We connected the system to a monitor and powered it on. The screen was blank except for the bottom two rows that contain alternating number 9 and a box if the display control characters switch is turned on.

            We looked at the signals on the video RAM and the system RAM. Both have reasonable signals so it looks like the video circuitry is working and the 8080 is alive.

            The legs on the ICs are covered with black corrosion. We started removing the ICs, cleaning the legs with with DeoxIT and a brass brush, put a little DeoxIT on the socket contacts, and reinstalled the ICs. We are about half way through this process and should finish it next week.
            Member of the Rhode Island Computer Museum
            http://www.ricomputermuseum.org

            Comment


              #7
              Originally posted by m_thompson View Post
              We did a little more work on the SOL yesterday. All of the old pads in the keyboard have been removed. We pulled a Wang keyboard from the warehouse so we can harvest the pads and put them in the SOL keyboard.

              We connected the system to a monitor and powered it on. The screen was blank except for the bottom two rows that contain alternating number 9 and a box if the display control characters switch is turned on.

              We looked at the signals on the video RAM and the system RAM. Both have reasonable signals so it looks like the video circuitry is working and the 8080 is alive.

              The legs on the ICs are covered with black corrosion. We started removing the ICs, cleaning the legs with with DeoxIT and a brass brush, put a little DeoxIT on the socket contacts, and reinstalled the ICs. We are about half way through this process and should finish it next week.
              The pins that go black are usually the TI type which are silver plated steel.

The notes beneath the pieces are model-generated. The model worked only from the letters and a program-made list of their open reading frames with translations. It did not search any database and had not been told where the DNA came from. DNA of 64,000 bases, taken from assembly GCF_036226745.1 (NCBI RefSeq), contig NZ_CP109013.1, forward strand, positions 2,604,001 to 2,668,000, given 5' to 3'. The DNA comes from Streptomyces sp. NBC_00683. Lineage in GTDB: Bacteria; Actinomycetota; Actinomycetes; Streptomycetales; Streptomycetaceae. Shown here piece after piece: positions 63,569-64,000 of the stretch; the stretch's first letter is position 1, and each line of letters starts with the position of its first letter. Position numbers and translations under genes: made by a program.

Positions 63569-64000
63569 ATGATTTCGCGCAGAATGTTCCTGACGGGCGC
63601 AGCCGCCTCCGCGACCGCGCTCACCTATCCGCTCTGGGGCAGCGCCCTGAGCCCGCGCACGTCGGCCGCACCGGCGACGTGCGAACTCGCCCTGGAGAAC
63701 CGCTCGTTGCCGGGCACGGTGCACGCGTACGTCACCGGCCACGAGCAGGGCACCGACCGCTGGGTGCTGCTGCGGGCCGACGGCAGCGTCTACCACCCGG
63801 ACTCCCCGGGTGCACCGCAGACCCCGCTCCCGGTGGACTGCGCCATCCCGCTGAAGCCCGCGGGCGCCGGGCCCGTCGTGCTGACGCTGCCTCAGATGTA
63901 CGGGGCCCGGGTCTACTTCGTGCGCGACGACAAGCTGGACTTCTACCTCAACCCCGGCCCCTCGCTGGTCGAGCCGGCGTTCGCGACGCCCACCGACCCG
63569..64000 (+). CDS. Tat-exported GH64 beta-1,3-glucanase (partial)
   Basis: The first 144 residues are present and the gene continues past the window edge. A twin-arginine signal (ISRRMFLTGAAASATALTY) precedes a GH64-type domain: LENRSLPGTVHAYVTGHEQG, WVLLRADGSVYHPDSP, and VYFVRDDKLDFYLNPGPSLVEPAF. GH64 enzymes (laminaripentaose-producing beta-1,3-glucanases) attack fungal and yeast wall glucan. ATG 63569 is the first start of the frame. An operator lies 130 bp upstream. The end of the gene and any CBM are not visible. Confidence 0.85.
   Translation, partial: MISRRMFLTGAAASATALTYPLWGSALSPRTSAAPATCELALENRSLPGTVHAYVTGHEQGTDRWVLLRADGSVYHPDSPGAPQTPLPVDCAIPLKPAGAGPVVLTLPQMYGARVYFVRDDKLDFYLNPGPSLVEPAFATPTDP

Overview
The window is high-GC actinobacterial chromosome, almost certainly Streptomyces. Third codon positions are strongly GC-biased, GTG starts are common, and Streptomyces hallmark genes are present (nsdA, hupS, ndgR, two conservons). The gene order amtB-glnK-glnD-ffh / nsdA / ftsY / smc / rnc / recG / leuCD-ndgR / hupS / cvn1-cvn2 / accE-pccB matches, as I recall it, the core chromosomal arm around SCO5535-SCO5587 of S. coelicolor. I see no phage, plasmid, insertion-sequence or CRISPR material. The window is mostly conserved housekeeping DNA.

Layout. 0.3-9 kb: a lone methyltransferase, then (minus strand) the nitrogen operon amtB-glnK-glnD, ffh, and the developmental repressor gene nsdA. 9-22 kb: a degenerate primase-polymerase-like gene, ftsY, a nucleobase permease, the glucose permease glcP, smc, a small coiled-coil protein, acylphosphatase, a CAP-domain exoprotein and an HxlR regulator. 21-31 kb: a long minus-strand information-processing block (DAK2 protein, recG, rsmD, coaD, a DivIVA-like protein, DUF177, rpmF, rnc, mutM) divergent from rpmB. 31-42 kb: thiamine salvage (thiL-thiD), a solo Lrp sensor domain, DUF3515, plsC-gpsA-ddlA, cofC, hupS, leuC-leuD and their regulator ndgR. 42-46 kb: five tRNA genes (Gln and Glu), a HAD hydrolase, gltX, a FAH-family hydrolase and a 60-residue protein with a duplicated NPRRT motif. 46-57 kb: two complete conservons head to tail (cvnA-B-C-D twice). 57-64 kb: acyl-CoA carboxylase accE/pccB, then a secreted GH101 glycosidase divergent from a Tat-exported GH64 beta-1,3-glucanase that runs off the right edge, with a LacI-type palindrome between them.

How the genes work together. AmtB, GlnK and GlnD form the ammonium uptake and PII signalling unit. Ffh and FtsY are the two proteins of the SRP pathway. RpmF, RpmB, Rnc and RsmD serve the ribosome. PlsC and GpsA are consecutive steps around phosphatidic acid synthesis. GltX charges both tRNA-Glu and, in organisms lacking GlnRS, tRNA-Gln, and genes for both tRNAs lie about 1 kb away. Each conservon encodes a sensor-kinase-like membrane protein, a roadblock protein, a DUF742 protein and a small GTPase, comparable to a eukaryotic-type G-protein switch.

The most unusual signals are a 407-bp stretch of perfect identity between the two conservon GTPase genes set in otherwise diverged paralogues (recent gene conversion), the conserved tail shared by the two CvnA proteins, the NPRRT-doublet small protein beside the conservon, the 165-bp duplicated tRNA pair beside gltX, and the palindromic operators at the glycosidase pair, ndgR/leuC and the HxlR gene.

Generally for the SOL-20 they were very big on the TI sockets that grab the pins from side to side (rather than across the flat). If you inspect the IC pins under magnification you will find oxide deposits where are a grey or dark line is on the surface (oxides are insulators) this must be removed for a reliable connection. It is caused by electrochemical effects of the dissimilar metals of the claw and IC pin and its plating. Folding over a strip of 1200 or 2000 grade paper works well for cleaning up the pins and of course, if its a TI socket, the pin sides cannot be neglected as this is where the contact is made. I then wash with contact cleaner, and coat the pins with Inox mx-3. I also now use Inox mx-3 to lubricate the sockets. It is superior to any other product (including deoxit) for lubrication & protection of IC socket pins.

              Also, the claws in those dreaded TI sockets are very easily damaged by rough IC insertion, especially if the space between the two rows of the IC pins was not pre-formed to fit the socket openings. I would suggest soldering a pin from a defunct IC to a small wire handle and insert it into each IC socket hole to feel the claw tension. Many in my computer were damaged, had little or no tension and intermittent connections. With these TI sockets you can lift the plastic shroud off to get at single claws for replacement or repair, which is better and less stress on the pcb than having to replace the whole socket